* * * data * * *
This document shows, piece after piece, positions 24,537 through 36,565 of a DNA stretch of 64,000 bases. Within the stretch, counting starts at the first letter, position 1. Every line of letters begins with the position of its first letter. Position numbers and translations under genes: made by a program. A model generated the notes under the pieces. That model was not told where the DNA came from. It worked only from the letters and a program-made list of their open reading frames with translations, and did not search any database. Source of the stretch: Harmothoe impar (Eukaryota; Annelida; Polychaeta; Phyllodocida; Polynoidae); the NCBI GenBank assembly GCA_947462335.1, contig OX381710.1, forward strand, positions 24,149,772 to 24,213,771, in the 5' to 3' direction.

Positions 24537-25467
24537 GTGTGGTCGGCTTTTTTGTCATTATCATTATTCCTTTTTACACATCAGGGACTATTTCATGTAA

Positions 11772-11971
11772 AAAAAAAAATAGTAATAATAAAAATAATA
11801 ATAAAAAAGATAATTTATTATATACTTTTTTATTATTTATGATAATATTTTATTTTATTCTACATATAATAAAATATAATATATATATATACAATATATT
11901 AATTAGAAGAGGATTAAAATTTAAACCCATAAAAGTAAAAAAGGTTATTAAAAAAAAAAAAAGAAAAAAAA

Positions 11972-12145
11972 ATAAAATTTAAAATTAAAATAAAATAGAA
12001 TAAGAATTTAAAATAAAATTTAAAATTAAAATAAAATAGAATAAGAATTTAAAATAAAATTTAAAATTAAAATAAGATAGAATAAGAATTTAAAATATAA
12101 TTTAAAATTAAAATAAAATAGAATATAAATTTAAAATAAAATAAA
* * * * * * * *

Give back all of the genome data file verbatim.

This document shows, piece after piece, positions 24,537 through 36,565 of a DNA stretch of 64,000 bases. Within the stretch, counting starts at the first letter, position 1. Every line of letters begins with the position of its first letter. Position numbers and translations under genes: made by a program. A model generated the notes under the pieces. That model was not told where the DNA came from. It worked only from the letters and a program-made list of their open reading frames with translations, and did not search any database. Source of the stretch: Harmothoe impar (Eukaryota; Annelida; Polychaeta; Phyllodocida; Polynoidae); the NCBI GenBank assembly GCA_947462335.1, contig OX381710.1, forward strand, positions 24,149,772 to 24,213,771, in the 5' to 3' direction.

Positions 24537-25467
24537 GTGTGGTCGGCTTTTTTGTCATTATCATTATTCCTTTTTACACATCAGGGACTATTTCATGTAA

Positions 11772-11971
11772 AAAAAAAAATAGTAATAATAAAAATAATA
11801 ATAAAAAAGATAATTTATTATATACTTTTTTATTATTTATGATAATATTTTATTTTATTCTACATATAATAAAATATAATATATATATATACAATATATT
11901 AATTAGAAGAGGATTAAAATTTAAACCCATAAAAGTAAAAAAGGTTATTAAAAAAAAAAAAAGAAAAAAAA

Positions 11972-12145
11972 ATAAAATTTAAAATTAAAATAAAATAGAA
12001 TAAGAATTTAAAATAAAATTTAAAATTAAAATAAAATAGAATAAGAATTTAAAATAAAATTTAAAATTAAAATAAGATAGAATAAGAATTTAAAATATAA
12101 TTTAAAATTAAAATAAAATAGAATATAAATTTAAAATAAAATAAA